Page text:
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Food Trends

Atlanta Falcons to offer cheaper, fan-friendly concessions next year

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Atlanta Falcons owner Arthur Blank unveils the team's new food and beverage plan at Mercedes-Benz which includes $2 hot dogs and soft drinks, a sharp decrease from current prices at the Georgia Dome.

Going out to cheer for your team shouldn’t cost an arm and a leg.

But Rich McKay, President and CEO of the Atlanta Falcons, thinks differently. On Monday, the team announced a menu pricing revamp with cheaper food and beverage options indicating fans shouldn’t have to feel intimidated by increasingly pricey stadium fare.

“We felt like we needed to change the game,” McKay said in an interview with FOXBusiness.com. “We don’t want people to feel like they paid for entry and then we marked up all the prices after they enter the building.”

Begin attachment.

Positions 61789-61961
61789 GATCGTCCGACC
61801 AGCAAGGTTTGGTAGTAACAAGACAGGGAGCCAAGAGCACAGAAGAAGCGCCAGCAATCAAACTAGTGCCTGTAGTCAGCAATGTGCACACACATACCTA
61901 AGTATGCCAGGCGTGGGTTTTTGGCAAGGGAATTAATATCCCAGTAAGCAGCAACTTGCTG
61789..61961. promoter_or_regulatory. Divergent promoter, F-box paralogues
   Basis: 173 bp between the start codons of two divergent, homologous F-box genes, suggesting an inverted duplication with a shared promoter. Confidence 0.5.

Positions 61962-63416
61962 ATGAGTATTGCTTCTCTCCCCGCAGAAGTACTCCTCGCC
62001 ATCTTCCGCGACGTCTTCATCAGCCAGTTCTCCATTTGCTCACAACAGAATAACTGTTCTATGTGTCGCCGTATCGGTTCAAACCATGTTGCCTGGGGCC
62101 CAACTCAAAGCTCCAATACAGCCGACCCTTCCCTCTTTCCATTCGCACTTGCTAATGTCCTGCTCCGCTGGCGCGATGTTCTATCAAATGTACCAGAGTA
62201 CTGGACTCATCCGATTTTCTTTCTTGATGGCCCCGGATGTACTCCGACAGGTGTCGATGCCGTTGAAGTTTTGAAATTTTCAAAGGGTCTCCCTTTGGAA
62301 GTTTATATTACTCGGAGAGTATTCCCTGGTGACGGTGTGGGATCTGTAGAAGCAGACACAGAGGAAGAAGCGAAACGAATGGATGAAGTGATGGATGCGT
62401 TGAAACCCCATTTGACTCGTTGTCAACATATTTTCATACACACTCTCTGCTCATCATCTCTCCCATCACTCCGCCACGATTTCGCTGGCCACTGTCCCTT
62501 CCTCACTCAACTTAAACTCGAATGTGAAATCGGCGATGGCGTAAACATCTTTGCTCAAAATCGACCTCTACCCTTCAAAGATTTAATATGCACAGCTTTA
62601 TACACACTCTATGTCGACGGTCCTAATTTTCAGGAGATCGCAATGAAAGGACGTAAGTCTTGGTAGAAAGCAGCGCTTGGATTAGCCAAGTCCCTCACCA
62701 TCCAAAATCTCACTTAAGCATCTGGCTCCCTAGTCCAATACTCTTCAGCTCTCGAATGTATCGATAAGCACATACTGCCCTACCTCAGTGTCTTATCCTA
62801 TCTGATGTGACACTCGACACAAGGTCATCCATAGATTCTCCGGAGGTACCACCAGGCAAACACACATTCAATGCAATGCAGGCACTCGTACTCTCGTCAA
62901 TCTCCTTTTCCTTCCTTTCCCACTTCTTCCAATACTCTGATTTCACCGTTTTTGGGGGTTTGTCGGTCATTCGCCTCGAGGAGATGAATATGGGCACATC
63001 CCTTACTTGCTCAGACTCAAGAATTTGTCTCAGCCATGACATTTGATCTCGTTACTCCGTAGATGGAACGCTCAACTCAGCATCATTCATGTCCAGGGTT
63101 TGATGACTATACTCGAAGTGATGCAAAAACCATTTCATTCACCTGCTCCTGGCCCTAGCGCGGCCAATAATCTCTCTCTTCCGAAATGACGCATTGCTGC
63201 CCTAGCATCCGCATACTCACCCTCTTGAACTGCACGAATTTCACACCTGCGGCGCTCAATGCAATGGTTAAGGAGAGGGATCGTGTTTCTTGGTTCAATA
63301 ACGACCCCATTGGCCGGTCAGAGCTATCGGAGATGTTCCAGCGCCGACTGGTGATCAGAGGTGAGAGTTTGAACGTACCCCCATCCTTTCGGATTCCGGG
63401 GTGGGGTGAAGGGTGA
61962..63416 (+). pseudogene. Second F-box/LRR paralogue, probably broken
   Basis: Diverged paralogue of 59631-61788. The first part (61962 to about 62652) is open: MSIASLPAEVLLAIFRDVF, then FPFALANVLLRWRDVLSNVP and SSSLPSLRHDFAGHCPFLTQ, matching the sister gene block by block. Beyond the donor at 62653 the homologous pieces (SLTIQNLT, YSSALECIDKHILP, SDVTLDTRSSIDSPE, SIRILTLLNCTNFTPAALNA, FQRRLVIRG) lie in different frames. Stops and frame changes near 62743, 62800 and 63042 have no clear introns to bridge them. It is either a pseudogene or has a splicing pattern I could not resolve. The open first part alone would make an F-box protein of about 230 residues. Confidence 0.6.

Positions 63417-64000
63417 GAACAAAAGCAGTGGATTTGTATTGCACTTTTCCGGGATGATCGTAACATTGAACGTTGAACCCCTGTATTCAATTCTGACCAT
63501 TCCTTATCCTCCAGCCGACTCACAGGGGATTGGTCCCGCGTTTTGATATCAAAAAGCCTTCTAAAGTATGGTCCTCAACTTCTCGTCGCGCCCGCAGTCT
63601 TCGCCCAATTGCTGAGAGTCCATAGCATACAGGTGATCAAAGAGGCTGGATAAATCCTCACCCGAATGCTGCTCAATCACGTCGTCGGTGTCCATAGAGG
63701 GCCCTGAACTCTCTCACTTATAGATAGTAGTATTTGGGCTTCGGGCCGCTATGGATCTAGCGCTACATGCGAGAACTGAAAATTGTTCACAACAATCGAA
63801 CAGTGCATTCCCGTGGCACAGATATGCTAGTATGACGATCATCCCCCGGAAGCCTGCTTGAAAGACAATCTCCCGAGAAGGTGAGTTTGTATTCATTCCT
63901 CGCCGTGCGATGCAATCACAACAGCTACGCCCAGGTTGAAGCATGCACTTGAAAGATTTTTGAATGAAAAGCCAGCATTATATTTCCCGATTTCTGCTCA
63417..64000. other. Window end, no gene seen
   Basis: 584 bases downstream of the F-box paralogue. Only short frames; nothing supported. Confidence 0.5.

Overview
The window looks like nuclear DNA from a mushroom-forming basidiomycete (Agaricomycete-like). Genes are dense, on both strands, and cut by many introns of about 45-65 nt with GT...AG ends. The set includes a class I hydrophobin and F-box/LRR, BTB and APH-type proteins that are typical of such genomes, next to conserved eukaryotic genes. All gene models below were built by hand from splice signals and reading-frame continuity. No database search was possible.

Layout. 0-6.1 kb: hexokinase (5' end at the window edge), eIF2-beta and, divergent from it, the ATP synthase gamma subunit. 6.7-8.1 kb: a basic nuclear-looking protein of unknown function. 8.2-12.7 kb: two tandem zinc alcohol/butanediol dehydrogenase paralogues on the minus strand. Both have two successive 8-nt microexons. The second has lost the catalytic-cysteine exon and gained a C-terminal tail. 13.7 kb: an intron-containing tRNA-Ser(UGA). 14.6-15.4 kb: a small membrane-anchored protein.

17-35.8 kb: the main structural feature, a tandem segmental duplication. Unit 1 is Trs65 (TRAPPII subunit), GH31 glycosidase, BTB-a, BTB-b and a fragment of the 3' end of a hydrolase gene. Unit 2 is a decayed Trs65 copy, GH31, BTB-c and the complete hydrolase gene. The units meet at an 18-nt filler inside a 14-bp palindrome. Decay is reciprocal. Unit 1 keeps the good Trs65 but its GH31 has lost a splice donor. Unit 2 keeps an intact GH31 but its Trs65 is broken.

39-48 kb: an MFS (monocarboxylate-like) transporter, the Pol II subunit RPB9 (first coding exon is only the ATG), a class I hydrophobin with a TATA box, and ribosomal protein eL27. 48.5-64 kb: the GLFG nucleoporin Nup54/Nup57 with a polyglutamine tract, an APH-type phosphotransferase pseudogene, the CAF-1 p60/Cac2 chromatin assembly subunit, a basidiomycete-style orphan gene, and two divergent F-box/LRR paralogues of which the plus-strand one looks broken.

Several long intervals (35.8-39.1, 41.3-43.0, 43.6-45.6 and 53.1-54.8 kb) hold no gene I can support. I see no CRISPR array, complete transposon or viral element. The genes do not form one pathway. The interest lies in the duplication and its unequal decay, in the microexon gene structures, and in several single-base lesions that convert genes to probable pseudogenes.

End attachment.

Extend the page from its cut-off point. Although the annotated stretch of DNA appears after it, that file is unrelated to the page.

When the new Mercedes-Benz stadium opens ahead of the 2017 NFL season, there will plenty of lower-priced food and beverage options, including:

--$2 soft drinks with unlimited refills

--$2 hot dogs, pretzels and popcorn

--$3 nachos and pizza slices

--$5 domestic beers

--$5 cheeseburgers

--$6 basket of chicken tenders

According to Team Marketing Report’s annual Fan Cost Index, the average cost of a stadium beer was $7.42 at the start of the 2015 NFL season.  Soft drinks were priced at $4.79 on average, and hot dogs were $5.29. At the the Falcons’ current home, the cost of beer is $7.50, soft drinks go for $6.50 and hot dogs are $5.50 – all slightly above the national average.

“The food and beverage experience in most stadiums is broken, and we didn’t want to perpetuate that,” Mike Gomes, senior vice president of fan experience at AMB Sports & Entertainment Group, told FOXBusiness.com. Instead of looking at how other stadiums price food items, executives looked at what local Atlanta restaurants and bars were charging.

The new food prices will apply to other events, not just football games, held at the stadium including concerts and Atlanta United soccer games. McKay says he hopes the lower prices will entice families to eat inside the stadium, rather than enjoy a cheaper meal before coming to a game.

Says McKay, “What we’re trying to do is change the game for fans and make the live experience so great that the only way they get it is by coming to the stadium.”